If you are a poetry or lit person this class is probably for you. If you are neither of these things, DO NOT take this class. The only part of this class that makes it an "Intro" is that it is a survey of 1000 years of poetry. Besides that, it is completely taught for lit majors and 'poetry people.' The professors are both lively and brilliant (especially Golston), but at the end of the day the class is an unbelievable drag. Murray's lectures are rushed and scattered, and she can be quite condescending if you visit her office hours. Golston is much better, but the lectures lack big picture ideas and spend too much time on historical background and abstract concepts. Too much time is spent reading into things that aren't in the text. Overall, very disappointing and a huge pain in the ass as a non-lit person.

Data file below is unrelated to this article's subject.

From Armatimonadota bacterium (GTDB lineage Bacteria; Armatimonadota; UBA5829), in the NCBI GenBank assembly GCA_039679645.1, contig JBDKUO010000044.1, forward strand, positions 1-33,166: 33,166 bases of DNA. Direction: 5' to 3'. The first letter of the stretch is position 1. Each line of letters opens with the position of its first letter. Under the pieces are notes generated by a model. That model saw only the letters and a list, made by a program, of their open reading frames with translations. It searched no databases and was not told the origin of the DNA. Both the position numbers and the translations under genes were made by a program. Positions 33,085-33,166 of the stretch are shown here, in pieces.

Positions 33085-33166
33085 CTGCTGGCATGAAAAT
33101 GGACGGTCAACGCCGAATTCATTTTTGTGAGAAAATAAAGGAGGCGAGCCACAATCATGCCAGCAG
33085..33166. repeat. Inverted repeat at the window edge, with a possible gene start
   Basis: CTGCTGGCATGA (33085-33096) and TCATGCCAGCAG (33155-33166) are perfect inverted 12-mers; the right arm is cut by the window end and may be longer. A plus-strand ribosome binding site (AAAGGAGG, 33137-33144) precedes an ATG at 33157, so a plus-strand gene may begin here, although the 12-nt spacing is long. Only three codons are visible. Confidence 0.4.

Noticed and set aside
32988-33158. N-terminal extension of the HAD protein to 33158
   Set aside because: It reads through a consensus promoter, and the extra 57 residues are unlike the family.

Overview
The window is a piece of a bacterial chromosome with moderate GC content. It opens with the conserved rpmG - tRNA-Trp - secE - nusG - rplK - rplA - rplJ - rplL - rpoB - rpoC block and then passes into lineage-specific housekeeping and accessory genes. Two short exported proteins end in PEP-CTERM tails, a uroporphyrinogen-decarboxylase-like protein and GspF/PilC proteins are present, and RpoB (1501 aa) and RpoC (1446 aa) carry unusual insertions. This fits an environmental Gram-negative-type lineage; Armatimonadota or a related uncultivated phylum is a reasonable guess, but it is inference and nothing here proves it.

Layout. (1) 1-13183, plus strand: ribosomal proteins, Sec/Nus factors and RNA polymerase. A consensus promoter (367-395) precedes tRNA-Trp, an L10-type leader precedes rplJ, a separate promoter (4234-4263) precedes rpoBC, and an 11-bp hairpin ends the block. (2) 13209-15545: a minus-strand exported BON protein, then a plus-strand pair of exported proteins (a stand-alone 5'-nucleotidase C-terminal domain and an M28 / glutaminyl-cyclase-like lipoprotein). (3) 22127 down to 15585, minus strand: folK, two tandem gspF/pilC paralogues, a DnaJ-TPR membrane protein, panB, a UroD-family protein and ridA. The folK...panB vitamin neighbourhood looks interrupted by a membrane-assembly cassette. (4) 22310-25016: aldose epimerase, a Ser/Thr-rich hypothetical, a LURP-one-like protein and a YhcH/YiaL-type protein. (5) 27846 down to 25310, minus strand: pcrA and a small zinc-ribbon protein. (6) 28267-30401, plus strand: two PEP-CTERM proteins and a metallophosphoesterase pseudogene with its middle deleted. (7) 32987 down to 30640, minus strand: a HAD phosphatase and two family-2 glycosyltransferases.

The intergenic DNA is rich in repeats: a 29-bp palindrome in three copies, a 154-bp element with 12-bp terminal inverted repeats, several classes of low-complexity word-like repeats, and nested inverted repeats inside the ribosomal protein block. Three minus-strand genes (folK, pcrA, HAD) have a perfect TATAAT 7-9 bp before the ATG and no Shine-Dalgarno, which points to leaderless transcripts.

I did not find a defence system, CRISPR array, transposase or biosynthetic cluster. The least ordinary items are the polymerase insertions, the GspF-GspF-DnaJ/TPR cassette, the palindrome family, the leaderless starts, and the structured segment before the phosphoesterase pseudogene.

Professors Murray and Golston were both incredible. They are brilliant, passionate, and knowledgeable, and their lectures were both insightful and fascinating. They also worked really well as a team. It will be a great loss for the department if Columbia ever loses either of them. Prof. Murray is truly inspirational (and well dressed) and was always willing to recommend extra books and articles. My bookcase is now filled with books that she and Prof. Golston recommended. Besides their amazing lectures, though, Profs. Murray and Golston were also very available and friendly. They never hesitated to stay and chat about poetry after class and were very encouraging when I asked paper questions. As for the course, for anyone interested in poetry, what could be better? The readings were all amazing, and Profs. Murray and Golston interspersed them with insightful analysis and interesting anecdotes. Even though I had read many of the poets before, I learned a great deal from this class and really enjoyed tracing the progression of English poetic theory. We also had a guest lecture on hip-hop by Kalefa Sanneh and two poets read for the last class--both really wonderful things.